The Business of Trend Forecasting
The business of trend researching and forecasting consists of big and small agencies doing future market research, and analysis on where, what, who, and how – basically WHEN we as modern society are making the next transition from one style of fashion to another. Let us take a look at the big boys in the fashion industry, how they do it, and the real value of their forecasting – if any?
“A trend can be defined as the direction in which something
(and that can be anything) tends to move, and which has a consequence
on culture, society or business sector through which, it moves”
– Martin Raymond, Trend forecaster
With this little recap from above, I will start out by recommending The Trend Forecaster’s Handbook by Martin Raymond, which in-depth provides hands-on tools, case studies, and interviews with the best forecasters and trend agencies that are around today – just if you feel the urge and desire to go even deeper into the business of trend forecasting.
There are many trend forecasting agencies around today, but amongst the big boys are Paris-based Peclers, and London-based WGSN. WGSN is the biggest one of them all, and works with big fashion brands and retailers to ensure and validate the brands own hunches regarding fashion trends and emerging tendencies. Some fashion schools also offer their students access to this service, and it’s worth asking for, when you consider a university.
Another very important agency is The Future Laboratory. We have with great delight read some of their reports, and though they’re not particularly fashion-focused, we really appreciate the high quality material that looks decades out in the future. It’s not that hard to have and idea about what will be trendy in 6-12 months – it’s a lot more difficult to look 5-10 years out in the future. What we also really love about them is that they don’t predict everything just to be on the safe side, which is then not a help to anybody. They’re very specific, which makes you really trust them.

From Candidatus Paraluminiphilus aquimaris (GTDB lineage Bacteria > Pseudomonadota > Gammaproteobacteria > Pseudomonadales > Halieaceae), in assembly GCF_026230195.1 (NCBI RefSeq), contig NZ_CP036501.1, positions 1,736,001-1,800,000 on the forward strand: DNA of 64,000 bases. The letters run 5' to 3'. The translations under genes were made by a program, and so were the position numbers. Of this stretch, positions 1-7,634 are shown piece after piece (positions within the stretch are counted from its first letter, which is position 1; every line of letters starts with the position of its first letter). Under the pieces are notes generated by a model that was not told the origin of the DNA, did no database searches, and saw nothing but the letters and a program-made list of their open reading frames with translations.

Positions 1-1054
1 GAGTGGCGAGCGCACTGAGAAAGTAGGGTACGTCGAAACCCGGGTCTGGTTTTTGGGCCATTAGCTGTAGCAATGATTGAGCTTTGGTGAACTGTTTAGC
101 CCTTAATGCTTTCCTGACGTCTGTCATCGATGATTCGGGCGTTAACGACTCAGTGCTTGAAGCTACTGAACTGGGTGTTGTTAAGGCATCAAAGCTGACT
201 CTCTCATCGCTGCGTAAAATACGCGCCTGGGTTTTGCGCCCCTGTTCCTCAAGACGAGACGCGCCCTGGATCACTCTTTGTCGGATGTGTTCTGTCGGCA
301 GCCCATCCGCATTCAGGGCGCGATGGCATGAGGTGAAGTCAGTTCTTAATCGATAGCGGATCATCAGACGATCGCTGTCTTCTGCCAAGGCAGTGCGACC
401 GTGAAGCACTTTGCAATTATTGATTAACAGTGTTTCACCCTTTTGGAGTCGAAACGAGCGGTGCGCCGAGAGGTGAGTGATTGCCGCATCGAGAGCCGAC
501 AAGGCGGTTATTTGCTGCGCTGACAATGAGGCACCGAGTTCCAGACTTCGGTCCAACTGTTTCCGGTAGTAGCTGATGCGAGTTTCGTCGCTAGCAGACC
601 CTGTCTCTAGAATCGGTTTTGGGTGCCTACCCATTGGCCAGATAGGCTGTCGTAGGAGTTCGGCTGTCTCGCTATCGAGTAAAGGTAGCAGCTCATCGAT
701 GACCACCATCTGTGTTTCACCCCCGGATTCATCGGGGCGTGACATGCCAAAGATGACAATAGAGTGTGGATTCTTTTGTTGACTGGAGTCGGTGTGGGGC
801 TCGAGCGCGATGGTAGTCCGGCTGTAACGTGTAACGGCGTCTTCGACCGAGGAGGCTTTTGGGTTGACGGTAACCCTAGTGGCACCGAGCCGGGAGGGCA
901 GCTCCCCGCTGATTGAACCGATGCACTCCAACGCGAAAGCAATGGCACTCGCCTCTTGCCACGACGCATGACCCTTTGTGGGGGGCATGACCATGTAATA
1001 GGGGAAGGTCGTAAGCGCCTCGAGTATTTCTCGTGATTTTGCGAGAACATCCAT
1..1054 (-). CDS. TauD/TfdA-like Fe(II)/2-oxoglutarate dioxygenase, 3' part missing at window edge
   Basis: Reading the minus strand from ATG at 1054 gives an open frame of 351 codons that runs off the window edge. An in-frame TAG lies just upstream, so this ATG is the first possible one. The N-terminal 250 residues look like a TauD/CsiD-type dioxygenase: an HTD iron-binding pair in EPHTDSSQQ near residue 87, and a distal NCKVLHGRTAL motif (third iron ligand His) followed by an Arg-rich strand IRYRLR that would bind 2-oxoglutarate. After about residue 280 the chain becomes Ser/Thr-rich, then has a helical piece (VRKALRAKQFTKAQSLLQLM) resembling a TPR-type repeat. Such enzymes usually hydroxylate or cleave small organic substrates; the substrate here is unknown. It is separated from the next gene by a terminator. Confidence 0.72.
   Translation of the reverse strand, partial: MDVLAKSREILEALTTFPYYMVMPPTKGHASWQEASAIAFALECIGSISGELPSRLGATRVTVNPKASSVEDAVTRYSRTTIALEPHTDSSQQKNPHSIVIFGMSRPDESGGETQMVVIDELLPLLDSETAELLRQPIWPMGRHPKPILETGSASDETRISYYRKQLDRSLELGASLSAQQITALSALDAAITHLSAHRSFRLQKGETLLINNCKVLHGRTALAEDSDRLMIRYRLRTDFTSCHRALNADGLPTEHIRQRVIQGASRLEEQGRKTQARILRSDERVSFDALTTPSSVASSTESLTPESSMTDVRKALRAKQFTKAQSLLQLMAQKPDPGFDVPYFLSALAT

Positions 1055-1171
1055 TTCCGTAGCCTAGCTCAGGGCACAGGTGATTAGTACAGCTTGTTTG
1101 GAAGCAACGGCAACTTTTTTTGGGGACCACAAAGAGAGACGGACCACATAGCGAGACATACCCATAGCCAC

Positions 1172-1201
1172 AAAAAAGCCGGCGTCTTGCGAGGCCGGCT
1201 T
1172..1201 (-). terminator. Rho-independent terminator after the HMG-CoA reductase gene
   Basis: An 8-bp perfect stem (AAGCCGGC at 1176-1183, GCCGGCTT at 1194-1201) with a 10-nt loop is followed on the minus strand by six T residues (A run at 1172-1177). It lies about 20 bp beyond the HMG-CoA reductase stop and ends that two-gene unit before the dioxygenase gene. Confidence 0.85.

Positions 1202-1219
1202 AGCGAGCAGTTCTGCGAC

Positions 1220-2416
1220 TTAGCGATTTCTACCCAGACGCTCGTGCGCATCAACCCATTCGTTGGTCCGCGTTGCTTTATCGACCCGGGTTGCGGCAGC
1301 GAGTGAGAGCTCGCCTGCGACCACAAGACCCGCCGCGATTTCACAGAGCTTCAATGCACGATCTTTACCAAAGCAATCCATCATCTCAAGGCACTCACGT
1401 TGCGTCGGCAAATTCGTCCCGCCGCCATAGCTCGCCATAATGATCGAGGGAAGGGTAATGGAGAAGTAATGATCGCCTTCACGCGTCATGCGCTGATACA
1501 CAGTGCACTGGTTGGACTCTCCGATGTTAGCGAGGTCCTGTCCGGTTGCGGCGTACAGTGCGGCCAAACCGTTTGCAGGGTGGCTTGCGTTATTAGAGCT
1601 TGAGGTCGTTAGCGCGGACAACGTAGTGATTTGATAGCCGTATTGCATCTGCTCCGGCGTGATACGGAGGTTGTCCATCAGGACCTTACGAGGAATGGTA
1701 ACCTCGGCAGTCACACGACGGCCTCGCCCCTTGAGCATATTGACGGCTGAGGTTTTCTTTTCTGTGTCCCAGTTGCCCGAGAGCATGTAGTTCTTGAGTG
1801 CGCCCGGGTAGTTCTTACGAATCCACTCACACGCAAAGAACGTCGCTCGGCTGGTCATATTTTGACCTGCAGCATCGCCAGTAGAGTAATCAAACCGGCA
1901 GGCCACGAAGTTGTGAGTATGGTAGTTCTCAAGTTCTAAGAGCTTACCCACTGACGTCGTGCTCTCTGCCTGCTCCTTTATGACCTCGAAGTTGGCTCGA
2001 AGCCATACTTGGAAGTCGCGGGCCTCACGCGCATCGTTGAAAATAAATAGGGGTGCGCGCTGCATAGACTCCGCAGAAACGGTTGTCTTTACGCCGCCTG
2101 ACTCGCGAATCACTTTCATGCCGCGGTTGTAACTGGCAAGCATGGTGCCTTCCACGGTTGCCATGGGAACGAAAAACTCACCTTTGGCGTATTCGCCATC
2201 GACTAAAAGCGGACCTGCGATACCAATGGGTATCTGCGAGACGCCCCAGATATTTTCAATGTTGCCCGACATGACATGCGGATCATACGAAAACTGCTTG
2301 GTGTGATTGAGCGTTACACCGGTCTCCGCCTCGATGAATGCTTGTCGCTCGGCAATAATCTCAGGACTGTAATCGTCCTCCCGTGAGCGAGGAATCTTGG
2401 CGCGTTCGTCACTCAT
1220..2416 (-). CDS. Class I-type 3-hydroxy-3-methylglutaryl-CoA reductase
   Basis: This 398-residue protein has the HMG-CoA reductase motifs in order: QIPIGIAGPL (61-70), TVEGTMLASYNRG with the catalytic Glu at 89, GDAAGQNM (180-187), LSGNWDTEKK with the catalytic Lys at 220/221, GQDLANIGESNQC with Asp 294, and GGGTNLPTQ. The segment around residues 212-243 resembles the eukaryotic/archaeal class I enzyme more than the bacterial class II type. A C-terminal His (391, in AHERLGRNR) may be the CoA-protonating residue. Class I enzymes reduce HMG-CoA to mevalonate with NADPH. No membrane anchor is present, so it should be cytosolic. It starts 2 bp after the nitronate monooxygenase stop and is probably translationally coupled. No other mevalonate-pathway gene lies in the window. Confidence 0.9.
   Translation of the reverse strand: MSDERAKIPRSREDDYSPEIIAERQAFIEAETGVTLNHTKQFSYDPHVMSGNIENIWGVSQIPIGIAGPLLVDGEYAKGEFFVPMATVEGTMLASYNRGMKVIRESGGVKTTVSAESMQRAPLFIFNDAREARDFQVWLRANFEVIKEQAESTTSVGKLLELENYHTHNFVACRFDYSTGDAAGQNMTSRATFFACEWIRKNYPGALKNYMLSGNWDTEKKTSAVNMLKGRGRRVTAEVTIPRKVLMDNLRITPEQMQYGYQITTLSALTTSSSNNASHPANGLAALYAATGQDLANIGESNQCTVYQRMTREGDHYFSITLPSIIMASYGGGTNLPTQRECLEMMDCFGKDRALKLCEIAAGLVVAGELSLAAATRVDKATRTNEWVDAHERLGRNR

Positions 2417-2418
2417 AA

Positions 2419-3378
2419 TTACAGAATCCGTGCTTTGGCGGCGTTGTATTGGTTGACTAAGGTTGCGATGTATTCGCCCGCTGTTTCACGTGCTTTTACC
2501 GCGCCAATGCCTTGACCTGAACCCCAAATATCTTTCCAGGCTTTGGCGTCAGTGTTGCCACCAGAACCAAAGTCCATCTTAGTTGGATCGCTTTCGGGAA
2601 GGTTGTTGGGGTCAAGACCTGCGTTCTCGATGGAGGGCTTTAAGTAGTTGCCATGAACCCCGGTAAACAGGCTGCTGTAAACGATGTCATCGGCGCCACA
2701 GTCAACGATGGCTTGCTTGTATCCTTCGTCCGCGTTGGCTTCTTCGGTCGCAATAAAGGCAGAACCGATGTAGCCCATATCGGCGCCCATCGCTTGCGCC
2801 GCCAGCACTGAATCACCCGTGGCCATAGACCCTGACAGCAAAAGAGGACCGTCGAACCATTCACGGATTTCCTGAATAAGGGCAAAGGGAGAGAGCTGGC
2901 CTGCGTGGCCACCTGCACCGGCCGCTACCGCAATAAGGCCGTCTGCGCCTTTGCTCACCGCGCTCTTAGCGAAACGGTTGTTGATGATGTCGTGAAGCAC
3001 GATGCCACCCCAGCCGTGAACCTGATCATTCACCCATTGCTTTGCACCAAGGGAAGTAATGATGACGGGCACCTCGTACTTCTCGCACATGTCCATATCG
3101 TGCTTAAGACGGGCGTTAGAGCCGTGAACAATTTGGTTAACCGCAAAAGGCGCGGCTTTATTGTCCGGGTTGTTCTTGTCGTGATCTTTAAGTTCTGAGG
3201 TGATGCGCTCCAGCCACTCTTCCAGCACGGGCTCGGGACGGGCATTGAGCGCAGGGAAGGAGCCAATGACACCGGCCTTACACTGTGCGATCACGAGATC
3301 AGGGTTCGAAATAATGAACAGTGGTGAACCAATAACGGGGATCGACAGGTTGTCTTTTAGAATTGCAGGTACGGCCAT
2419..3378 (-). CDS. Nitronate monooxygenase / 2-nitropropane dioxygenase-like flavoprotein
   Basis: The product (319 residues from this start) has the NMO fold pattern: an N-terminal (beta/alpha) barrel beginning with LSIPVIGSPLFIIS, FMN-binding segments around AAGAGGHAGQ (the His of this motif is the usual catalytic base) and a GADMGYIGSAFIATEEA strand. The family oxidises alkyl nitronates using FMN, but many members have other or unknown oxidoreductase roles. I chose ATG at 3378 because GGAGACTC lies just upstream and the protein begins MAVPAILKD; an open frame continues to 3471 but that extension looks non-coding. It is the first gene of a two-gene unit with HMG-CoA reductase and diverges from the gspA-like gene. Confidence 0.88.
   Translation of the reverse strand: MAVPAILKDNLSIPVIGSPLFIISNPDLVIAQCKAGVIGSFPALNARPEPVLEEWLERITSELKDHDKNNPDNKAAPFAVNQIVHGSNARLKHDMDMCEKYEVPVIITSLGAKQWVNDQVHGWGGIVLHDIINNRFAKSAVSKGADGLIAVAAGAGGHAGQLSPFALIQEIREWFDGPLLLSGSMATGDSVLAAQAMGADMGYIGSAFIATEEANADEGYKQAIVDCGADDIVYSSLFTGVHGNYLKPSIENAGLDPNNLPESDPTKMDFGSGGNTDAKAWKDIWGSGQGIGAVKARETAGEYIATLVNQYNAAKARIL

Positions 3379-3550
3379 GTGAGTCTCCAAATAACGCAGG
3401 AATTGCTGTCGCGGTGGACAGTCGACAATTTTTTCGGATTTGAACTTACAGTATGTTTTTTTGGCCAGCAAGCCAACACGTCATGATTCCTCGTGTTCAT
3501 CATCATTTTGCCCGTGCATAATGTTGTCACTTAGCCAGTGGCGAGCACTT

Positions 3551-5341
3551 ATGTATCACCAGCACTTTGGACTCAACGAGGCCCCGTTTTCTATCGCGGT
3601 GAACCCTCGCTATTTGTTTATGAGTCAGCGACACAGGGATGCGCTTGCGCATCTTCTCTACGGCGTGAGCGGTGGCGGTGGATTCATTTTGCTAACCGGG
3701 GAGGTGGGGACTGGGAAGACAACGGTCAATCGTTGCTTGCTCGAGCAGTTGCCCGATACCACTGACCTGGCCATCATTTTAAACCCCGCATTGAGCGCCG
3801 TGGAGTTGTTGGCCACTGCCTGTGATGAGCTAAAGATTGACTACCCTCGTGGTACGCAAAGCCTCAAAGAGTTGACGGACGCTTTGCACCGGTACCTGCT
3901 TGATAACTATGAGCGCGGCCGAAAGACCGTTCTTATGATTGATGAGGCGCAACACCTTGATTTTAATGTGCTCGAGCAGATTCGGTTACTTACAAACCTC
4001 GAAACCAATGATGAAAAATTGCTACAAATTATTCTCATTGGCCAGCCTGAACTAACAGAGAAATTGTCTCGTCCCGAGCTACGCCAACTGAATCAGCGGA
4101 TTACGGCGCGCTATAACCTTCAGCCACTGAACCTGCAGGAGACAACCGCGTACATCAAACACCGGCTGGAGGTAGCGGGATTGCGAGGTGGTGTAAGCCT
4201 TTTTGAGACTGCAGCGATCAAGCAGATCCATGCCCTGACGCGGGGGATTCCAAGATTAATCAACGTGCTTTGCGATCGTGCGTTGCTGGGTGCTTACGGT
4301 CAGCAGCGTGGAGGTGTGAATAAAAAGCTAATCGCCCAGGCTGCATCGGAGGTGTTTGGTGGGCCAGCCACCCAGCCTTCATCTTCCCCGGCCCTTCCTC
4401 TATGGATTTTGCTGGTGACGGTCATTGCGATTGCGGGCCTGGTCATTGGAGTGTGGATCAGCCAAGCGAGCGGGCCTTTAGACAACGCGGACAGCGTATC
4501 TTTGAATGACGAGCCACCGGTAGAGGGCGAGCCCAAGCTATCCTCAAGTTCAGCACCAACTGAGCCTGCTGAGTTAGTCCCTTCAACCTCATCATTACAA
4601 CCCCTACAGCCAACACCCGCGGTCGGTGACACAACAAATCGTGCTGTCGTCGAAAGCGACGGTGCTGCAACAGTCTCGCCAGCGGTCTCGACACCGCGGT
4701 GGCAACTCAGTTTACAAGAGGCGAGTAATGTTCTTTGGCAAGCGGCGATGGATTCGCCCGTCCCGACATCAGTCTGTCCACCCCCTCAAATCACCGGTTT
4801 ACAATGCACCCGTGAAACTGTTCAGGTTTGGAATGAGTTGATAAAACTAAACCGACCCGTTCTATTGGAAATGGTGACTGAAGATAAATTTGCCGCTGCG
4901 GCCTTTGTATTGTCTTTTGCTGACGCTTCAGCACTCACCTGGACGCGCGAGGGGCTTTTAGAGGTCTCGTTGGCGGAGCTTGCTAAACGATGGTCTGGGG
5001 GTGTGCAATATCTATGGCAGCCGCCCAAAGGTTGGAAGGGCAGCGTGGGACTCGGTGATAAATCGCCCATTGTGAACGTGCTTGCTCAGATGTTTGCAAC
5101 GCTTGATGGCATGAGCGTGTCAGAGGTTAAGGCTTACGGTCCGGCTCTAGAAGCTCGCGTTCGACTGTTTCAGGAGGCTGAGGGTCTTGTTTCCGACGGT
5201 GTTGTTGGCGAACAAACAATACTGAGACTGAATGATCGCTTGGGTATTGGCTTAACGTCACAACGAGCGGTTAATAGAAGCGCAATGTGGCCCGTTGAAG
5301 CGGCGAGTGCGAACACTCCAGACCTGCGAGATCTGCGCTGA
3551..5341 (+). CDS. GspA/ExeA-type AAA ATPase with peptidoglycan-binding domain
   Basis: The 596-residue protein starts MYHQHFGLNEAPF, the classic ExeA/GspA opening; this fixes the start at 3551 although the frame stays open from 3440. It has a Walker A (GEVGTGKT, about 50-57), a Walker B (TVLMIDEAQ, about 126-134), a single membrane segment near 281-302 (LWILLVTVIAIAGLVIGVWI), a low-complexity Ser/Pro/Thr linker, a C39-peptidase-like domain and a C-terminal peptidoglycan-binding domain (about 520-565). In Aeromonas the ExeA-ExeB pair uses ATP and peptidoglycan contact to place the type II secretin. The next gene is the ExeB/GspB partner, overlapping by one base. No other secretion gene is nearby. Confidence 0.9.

As we talked about in our previous post, about how to spot a fashion trend, and moreover compile the evidence as a validation of it, this is also what the big fashion companies and trend agencies as Peclers and WGSN, amongst others, do. They just do it at a much lager scale, and in an even more complex way. This, of course, is worked out to a mainstream and commercialized outlook of where future fashion is heading. The formats are fast-fashion and retailer-friendly validations, and they have been through a thorough trend machinery of experts that know how to make valid assumptions, knowing the consumers even better, then they know themselves. Or with other words; knowing about consumers, before they do themselves.
The agencies usually provide visual and written knowledge and inspiration about future fashion trends, be it the colour range, silhouettes, fabrics, trims, patterns etc. It’s an outsourced service guide of what will be hip and happening the next seasons and years to come, and the fashion brands can require this information either via an online platform or by personal consulting. Still, we have to remember that social media has changed the game massively in regards to speed and amount of trends coming and because of this, traditional trend forecasting and fashion has changed as well. You might even ask, what is the purpose of agencies today, when you can just as easy zap onto Pinterest, Instagram, or Twitter etc. to evaluate trending topics for yourself.